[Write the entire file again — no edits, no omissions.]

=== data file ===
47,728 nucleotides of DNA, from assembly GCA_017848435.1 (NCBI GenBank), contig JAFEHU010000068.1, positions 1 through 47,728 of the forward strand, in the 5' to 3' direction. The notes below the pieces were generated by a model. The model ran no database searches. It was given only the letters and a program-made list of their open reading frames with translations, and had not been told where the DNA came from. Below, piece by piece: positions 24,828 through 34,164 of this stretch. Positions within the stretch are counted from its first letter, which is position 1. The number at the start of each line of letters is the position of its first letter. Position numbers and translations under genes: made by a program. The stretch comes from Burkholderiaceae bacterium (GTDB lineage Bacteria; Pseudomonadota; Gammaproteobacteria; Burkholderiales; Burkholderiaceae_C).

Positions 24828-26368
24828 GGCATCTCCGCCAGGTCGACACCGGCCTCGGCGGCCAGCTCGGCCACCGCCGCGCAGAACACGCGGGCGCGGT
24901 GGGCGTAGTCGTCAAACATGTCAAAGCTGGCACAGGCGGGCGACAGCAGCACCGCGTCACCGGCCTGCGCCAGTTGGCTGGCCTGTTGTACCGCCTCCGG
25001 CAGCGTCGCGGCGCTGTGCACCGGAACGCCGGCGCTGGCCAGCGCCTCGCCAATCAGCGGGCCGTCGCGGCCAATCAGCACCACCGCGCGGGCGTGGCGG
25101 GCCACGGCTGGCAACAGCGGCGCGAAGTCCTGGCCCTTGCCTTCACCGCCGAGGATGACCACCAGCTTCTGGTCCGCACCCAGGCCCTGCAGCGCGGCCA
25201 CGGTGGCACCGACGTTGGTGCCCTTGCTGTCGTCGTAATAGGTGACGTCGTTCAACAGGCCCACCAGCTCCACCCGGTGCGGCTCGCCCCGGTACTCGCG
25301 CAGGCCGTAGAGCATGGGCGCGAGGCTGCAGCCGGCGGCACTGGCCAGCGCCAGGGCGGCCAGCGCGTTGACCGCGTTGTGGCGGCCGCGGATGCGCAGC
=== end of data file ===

47,728 nucleotides of DNA, from assembly GCA_017848435.1 (NCBI GenBank), contig JAFEHU010000068.1, positions 1 through 47,728 of the forward strand, in the 5' to 3' direction. The notes below the pieces were generated by a model. The model ran no database searches. It was given only the letters and a program-made list of their open reading frames with translations, and had not been told where the DNA came from. Below, piece by piece: positions 24,828 through 34,164 of this stretch. Positions within the stretch are counted from its first letter, which is position 1. The number at the start of each line of letters is the position of its first letter. Position numbers and translations under genes: made by a program. The stretch comes from Burkholderiaceae bacterium (GTDB lineage Bacteria; Pseudomonadota; Gammaproteobacteria; Burkholderiales; Burkholderiaceae_C).

Positions 24828-26368
24828 GGCATCTCCGCCAGGTCGACACCGGCCTCGGCGGCCAGCTCGGCCACCGCCGCGCAGAACACGCGGGCGCGGT
24901 GGGCGTAGTCGTCAAACATGTCAAAGCTGGCACAGGCGGGCGACAGCAGCACCGCGTCACCGGCCTGCGCCAGTTGGCTGGCCTGTTGTACCGCCTCCGG
25001 CAGCGTCGCGGCGCTGTGCACCGGAACGCCGGCGCTGGCCAGCGCCTCGCCAATCAGCGGGCCGTCGCGGCCAATCAGCACCACCGCGCGGGCGTGGCGG
25101 GCCACGGCTGGCAACAGCGGCGCGAAGTCCTGGCCCTTGCCTTCACCGCCGAGGATGACCACCAGCTTCTGGTCCGCACCCAGGCCCTGCAGCGCGGCCA
25201 CGGTGGCACCGACGTTGGTGCCCTTGCTGTCGTCGTAATAGGTGACGTCGTTCAACAGGCCCACCAGCTCCACCCGGTGCGGCTCGCCCCGGTACTCGCG
25301 CAGGCCGTAGAGCATGGGCGCGAGGCTGCAGCCGGCGGCACTGGCCAGCGCCAGGGCGGCCAGCGCGTTGACCGCGTTGTGGCGGCCGCGGATGCGCAGC